The Kamunge Report chaired by Mr. James Kamunge reviewed the National Education Training and policy (NETP) and made proposals on cost sharing as strategy for financing public education and training and recommended expansion of existing primary schools rather opening new ones.  The increased access to education, however, led to a rise in the number of unemployed secondary school and university graduates, and by the late ’80s had become a public concern.   Moi embraced collective contributions also known as ‘Harambees’ to fund the constructions of schools, universities and colleges throughout the country.  As a result of his legacy in building schools, many schools throughout the country adopted the Moi name and even after leaving the presidency, Moi continued to spend millions of shillings annually to support the many schools which were named after him.

It was during the Moi era that patriotism and nationhood was ingrained in the memory of every school going child.  Schools taught civic education which was loaded with aspects of national values and every  school going child was expected to memorize the Loyalty Pledge, stand at attention while hoisting the flag, and bow to all national symbols. President Moi sought to develop a sense of collective responsibility towards development; students were encouraged to actively participate in national development efforts through clubs like 4K Club and Young Farmers which encouraged students to Kuungana, Kufanya, Kusaidia Kenya (Unite, Do, Help Kenya).  Moi was a staunch Christian who worked with churches who invested heavily in education to ensure that schools promoted sound and moral religious value. The free school milk programme also christened Maziwa ya Nyayo in all primary schools not only improved the diet for school going children but also increased enrollment in primary schools as it was an incentive to school going children.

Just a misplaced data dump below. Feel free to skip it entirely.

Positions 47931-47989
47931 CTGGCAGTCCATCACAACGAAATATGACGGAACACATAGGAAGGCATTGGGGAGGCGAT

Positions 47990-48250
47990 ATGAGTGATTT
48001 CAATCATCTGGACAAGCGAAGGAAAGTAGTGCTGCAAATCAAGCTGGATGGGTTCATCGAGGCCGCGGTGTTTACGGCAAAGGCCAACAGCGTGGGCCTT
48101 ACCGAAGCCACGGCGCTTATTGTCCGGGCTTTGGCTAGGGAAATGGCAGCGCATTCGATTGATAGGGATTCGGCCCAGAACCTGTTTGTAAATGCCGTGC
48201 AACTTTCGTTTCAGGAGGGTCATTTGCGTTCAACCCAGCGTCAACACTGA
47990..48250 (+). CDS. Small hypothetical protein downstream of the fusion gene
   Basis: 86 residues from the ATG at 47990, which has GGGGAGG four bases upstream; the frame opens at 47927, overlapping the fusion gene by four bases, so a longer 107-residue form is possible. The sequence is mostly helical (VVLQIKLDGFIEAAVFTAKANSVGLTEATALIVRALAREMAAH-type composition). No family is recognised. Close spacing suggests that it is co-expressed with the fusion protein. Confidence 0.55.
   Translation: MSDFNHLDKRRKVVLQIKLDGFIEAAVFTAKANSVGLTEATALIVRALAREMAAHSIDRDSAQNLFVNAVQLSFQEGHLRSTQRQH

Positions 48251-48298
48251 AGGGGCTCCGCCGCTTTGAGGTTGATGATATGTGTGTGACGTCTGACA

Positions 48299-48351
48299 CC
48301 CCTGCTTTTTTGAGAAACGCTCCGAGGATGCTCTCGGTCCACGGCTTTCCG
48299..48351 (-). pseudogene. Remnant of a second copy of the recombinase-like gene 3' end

In 1982 after the attempted coup, Moi also introduced a compulsory requirement that all A-Level school leavers had to go through an induction period at the National Youth Service before being enrolled in any of the national universities.  At the NYS the students were to trained to handle, manipulate, and serve in different fields before joining the colleges. They were also offered paramilitary training to inculcate a spirit of comradeship and solidarity in case of any attack from group, army or terror group.  The compulsory NYS requirement was however dropped in 1988 partly to curb increased militancy among university students especially during demonstrations.

After retiring from politics, Moi created the Moi Africa Institute headed by Lieutenant General (Rtd) Lazaro Sumbeiywo.  The Institute has been instrumental in reconciling warring communities in Southern Sudan through the South-South dialogue and strived to bring peace between the warring Maasai and Samburu communities by building a primary school at their border. Other schools founded by Moi include Sunshine Secondary School, Moi Educational Center, Moi High School Kabarak, Kabarak University and Kabarak Primary, located 20 KM from Nakuru town on his own farm.

The writer is a former aspirant for MP Ugenya Constituency, political analyst and the Executive Director of the Global Peace Foundation in Kenya. Email: